Ah, the joys of eating. I love it so much that I’ve been known to skip meals and then find myself devouring a whole bag of chips at 3 am because I’m starving—and not just because my stomach hurts. Eating is both a pleasure and a burden: It’s great because it’s something we do every day with our friends and family members, but it can also be bad for your health if you don’t choose wisely. If you’ve ever heard about salt being bad for your blood pressure but didn’t know why, this article is for you! We’ll explore how sodium impacts blood pressure so that you can make better choices when choosing food items from menus or grocery stores.
Salty snacks are high in sodium and can raise your blood pressure. Examples include potato chips, pretzels, popcorn and tortilla chips. A small bag of potato chips contains about 1/4 teaspoon salt — that’s the amount you should aim to limit yourself to per day, according to the American Heart Association (AHA).
Many common foods contain hidden sources of salt, so it’s important to read nutrition labels carefully and avoid products that list high amounts of sodium on the list of ingredients. If a food doesn’t have a nutrition label — such as if you’re eating out at a restaurant or buying something pre-packaged at the grocery store — ask your server how much sodium is in what they’re serving up before ordering anything with extra seasoning on it.
In addition to cutting down on salty snacks like those listed above, try not using added salt when cooking; instead opt for fresh herbs and spices instead!
Pizza is a staple of many people’s diets, but it can be high in sodium and saturated fat. A large pepperoni pizza from Domino’s has 1,490 milligrams of sodium, which is more than one third of the daily recommended amount for someone with high blood pressure (1). If you want to keep your blood pressure at a healthy level, avoid this kind of meal altogether or order something with less cheese and sauce—like plain cheese or veggie pizza instead.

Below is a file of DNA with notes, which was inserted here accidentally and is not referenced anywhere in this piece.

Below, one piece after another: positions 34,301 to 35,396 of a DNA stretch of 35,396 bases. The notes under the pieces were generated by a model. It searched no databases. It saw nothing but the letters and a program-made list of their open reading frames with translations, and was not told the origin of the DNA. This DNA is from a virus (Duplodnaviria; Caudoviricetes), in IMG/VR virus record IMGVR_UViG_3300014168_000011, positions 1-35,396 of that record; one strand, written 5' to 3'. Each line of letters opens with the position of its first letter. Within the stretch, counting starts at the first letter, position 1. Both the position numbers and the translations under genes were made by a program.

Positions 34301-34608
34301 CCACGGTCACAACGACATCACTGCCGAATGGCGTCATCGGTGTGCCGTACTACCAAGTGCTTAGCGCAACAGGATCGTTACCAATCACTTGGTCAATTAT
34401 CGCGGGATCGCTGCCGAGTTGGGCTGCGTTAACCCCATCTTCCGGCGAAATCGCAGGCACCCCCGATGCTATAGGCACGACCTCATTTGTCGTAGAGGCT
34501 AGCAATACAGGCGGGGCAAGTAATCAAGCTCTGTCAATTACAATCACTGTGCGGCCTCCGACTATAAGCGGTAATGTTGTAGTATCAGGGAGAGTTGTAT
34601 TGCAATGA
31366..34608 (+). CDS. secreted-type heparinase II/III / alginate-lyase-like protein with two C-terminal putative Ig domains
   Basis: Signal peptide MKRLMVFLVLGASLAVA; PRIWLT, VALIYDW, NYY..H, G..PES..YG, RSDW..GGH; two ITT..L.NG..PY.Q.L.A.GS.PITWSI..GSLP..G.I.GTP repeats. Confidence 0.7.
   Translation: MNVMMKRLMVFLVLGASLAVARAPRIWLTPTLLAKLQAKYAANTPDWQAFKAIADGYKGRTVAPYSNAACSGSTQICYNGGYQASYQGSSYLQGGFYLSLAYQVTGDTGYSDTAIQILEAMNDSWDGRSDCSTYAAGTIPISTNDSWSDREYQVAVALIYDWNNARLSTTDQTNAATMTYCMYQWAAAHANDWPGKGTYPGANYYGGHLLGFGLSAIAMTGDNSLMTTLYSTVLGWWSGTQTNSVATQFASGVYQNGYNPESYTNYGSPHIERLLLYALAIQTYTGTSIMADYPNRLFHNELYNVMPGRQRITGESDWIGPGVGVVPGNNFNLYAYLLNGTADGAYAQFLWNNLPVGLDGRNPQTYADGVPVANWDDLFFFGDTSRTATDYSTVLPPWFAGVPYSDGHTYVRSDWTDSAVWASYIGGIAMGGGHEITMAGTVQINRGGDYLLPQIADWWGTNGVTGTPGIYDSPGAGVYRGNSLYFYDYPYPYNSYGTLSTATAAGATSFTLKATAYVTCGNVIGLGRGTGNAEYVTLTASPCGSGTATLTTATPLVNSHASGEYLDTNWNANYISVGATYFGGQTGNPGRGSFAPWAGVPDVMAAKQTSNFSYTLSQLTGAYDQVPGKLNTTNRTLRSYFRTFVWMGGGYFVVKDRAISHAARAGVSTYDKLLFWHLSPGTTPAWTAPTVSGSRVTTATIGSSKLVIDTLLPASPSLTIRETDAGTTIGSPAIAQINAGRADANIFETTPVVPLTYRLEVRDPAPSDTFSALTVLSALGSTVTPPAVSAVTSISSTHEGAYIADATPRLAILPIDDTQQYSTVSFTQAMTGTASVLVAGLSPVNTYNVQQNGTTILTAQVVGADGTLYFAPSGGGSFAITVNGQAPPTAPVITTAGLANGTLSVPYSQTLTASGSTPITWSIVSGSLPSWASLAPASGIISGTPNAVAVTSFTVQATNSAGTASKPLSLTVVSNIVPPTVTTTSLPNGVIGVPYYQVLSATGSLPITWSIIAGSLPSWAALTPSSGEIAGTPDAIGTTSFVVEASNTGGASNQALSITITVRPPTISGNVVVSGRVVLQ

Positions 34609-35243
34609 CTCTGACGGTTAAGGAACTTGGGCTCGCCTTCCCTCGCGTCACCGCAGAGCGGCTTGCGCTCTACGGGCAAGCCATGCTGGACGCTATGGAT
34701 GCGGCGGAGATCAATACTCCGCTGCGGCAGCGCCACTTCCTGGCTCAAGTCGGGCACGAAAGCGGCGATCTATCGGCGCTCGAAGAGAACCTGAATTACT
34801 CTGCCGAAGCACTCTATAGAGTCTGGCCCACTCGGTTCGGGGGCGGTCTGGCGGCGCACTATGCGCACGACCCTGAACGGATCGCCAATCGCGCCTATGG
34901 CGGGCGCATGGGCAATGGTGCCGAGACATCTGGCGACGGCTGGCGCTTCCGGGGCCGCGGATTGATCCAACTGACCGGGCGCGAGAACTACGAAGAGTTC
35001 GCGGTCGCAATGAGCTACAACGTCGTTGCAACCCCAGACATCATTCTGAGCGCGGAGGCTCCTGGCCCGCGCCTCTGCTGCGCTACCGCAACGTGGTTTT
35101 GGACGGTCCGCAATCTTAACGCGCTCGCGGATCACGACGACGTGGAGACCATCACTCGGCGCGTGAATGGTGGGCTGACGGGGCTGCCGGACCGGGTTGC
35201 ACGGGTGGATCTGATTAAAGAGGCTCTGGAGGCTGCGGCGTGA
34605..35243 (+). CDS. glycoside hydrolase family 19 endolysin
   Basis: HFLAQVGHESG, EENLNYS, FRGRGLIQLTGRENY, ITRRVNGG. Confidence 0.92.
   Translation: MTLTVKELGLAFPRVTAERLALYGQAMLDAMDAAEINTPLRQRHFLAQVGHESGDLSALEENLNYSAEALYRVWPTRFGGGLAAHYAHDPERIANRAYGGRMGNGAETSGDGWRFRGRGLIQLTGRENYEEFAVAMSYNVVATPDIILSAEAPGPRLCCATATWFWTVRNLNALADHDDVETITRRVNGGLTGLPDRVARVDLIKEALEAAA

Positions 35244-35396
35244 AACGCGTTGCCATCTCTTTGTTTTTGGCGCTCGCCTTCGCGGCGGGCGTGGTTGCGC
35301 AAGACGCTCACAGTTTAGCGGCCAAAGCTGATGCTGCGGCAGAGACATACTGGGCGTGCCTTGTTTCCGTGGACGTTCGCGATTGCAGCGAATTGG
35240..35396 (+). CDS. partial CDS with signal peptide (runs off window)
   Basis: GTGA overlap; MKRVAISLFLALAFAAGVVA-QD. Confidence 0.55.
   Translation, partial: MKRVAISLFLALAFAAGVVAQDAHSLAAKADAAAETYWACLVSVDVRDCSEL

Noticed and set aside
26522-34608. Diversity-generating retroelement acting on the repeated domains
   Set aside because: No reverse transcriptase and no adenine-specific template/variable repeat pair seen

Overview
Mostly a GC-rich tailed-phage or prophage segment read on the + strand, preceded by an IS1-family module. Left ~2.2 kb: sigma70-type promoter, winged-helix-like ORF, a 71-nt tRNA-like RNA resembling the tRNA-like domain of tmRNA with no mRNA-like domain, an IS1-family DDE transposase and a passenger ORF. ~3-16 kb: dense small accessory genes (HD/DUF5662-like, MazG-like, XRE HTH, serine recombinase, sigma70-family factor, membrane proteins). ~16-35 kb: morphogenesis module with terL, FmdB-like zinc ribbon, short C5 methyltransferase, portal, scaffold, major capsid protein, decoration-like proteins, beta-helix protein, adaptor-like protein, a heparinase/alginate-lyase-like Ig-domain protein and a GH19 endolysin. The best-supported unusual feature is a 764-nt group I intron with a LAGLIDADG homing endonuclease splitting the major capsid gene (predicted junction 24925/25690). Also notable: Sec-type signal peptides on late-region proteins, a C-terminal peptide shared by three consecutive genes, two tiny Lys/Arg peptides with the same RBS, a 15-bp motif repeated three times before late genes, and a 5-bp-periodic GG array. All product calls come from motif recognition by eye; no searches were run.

You should also limit the amount of refined grains you eat each day. Refined grains have been stripped of their fiber, minerals and vitamins during processing; they are often paired with unhealthy fats like butter or oil; and they’re full of calories that don’t provide any nutritional benefits to your body—all reasons why it might be better for your health if you cut back on them!
As a general rule, soups are good for you—they’re full of nutrients and are an easy way to get more vegetables in your diet. This is especially true if the soup only contains a few ingredients, like beans or lentils (hint: they’re not as high in sodium). But be careful with canned soups that have high sodium content. Check out labels carefully! You can also opt for homemade versions of some of your favorite canned soups by using low-sodium broth and choosing low-sodium canned tomatoes instead of fresh ones.
Frozen meals may be quick and easy, but they can have a serious impact on your blood pressure. Many frozen meals are high in sodium, which can cause your body to retain water and raise blood pressure. They also tend to be low in nutritional value and often contain high amounts of fat or sugar.
In fact, some studies have found that eating one serving per day of frozen food can nearly double your risk for heart disease!
- Red meat.
- Saturated fat is the main cause of high blood pressure. Red meats are very high in saturated fat. It’s best to limit red meat (beef, pork and lamb) intake to three servings per week or less if you have heart disease or are at risk for it.